Radio Active
By Dale McGarrigle, Of the Bangor Daily News Staff

For the past 25 years, Annie Earhart has been an artist who expresses herself through radio, music serving as her palette and the airways as her canvas. For much of that time, she worked at commercial radio stations in Connecticut and Maine. But such stations became more regimented and formatted, and Earhart doesn't fit into this new world.

"When I started in radio in 1974, the DJs were the programmers," Earhart explained in the dining room of her 2-year-old Solon home. "There was a creative interplay between the DJ and the people listening, and I loved that. But that doesn't exist anymore in commercial radio. I've seen it all slip away. If you're into the music, that's not the place to be anymore."

Earhart (real name Donna Kelly Gray) is making a new home for herself in community radio. She has created the variety show "The General Store," which airs 1 p.m. Sundays on WERU (89.9 and 102.2 FM). The program is repeated five times weekly on the Web site and at 6 p.m. Monday on WMHB (89.7 FM) in Waterville. The show premiered on WERU March 19 and on the Internet a month later. Her goal is to create a "Northern Exposure" for radio. Playing herself, Earhart minds the general store in the small rural town of Angel's Notch while spinning tunes for those who come in, be they neighbor or deity. "It's a mythological town, like Cicely, Alaska, where magical things happen," said Earhart, her reddish-brown hair up in pigtails.

"I love it, because I can take it anywhere." Each show has a theme, and includes a serial involving the residents of Angel's Notch. Another segment has Annie interviewing a visitor with a story or a mythological figure. One week, a visitor discusses the significance of the shawl. Another week finds Thor, the Norse god of thunder, discussing his specialty. Listeners can never be sure who's going to walk into "The General Store" next.

Tying it all together is lots and lots of music, from the '20s through the '90s, all drawn from the shelves of records and CDs that line the walls of Earhart's home. Characters request songs, making the segues seamless. In addition to being a radio personality, Earhart also is a performer. She and her scientist husband, Andrew Wendell, are the acoustic duo Annie and Andy. She's also a founding member of the Twatones, a campy a cappella group which gets decked out in '50s gowns, rhinestones and sunglasses. She's also a member of the In Spite of Life Players, who stage the annual Fourth of July extravaganza in Athens. On this day, she's just finishing up painting her colorful "Four Seasons Bear" for the Belfast Bearfest. And her new show draws on all these abilities.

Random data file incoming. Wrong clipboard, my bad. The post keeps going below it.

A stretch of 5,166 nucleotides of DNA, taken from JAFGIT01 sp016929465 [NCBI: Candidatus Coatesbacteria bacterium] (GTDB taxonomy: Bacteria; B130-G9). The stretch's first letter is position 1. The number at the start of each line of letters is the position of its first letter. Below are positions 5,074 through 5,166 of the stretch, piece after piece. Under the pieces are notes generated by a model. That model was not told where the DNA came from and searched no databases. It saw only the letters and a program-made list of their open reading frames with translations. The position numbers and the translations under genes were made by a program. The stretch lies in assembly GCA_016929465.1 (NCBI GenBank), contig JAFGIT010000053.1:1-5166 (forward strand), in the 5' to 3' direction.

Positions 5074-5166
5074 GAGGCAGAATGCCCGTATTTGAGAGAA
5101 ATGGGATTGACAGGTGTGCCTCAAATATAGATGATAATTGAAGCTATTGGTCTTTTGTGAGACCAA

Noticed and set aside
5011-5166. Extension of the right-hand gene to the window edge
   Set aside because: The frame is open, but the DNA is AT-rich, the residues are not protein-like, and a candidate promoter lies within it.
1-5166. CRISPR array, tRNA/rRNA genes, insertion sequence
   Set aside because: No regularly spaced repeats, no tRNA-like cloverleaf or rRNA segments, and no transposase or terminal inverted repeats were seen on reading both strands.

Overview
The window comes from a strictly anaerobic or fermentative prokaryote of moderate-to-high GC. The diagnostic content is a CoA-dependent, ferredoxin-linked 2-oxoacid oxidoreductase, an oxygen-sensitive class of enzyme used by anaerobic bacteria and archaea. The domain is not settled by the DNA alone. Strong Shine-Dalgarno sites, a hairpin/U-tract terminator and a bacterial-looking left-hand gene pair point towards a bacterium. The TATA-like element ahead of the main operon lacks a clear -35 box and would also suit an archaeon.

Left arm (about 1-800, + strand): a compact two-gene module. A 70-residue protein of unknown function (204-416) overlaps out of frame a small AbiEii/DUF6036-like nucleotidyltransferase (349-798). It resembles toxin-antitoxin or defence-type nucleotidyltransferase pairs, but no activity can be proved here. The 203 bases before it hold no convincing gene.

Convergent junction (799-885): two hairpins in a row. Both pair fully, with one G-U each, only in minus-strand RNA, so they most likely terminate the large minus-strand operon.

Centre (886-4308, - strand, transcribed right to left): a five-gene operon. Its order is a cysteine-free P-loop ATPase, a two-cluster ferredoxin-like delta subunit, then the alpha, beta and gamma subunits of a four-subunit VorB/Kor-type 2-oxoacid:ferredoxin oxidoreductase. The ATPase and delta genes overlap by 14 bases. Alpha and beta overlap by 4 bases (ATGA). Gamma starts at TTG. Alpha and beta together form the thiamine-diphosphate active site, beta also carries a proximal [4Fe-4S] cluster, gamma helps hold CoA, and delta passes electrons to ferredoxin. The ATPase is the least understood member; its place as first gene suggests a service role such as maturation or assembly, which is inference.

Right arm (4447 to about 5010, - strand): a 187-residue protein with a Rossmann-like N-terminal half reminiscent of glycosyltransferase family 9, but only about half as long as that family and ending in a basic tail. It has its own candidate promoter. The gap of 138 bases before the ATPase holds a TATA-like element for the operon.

The cast of "The General Store" is drawn from Earhart's radio colleagues, neighbors and friends. "There's a tremendous pool to draw from, and they're all tremendously kind, doing this for free," she said. Taping for the show takes place every few days around a homey-looking card table in the basement of Earhart's home. Wendell then edits it together on their home computer. On a wall over the dining-room table is a complete list of shows and contents. They generally deliver shows about a week ahead of broadcast.

Earhart, a 1969 Boston University graduate in advertising design and photography, found her calling in 1973, when she heard a DJ play an afternoon of songs featuring cowbells. "I loved seeing the creativity of the person on the air, and the freedom, because you could respond to the audience," she recalled. Earhart honed her craft at Connecticut college stations WHUS and WWUH, then landed the afternoon-drive slot at WHCN in Hartford, Conn., in 1976. In 1977, she moved to WBLM, then just a trailer on a hilltop in Sabattus. "I left a wonderful job at WHCN," she said. "But that was when the consultants came in and started to format and restrict. WBLM gave the DJs freedom, and that's what I'm good at. I wanted to be spontaneous, mix the music and make it sound good."

Local listeners probably best remember Earhart during her time at WTOS (105.1) FM, doing afternoon drive from 1979 to 1985 and weekends 1986 to 1992. Since then, she worked at a variety of broadcasting jobs until the WERU gig came along. She's also still a volunteer at WMHB FM, the Colby College station.

Also, in the late '70s, Earhart hosted a syndicated astrology program, "As Above, So Below," which aired in Boston, Hartford, Conn., New Haven, Conn., and Portland. This is evidence of the other part of her life. She's been an astrologer for 25 years, and a metaphysical teacher for 10 years, introducing people to their spirit guides. She co-authored the metaphysical book "The Dawn Book" a decade ago. She's now writing a second book, the life story of Darci Stillwater, her spiritual guide, which begins with his death in 1831.

She's also continuing to refine the offerings at "The General Store."

"It's only going to get better, as I get better at writing and my friends get better at delivering dialogue," Earhart said. "This is my whole reason to be, to be creative and to express myself, and to allow other people to do it too."

"The General Store" airs 1 p.m. Sundays on WERU (89.9 and 102.2 FM), 6 p.m. Mondays on WMHB (89.7 FM) and 6:30 a.m. Mondays, 7:30 a.m. and 9 p.m. Wednesdays, 12:30 p.m. Fridays and 4:30 p.m. Sundays on The Twatones will perform Friday, Aug. 18, at Castonguay Square in Waterville.

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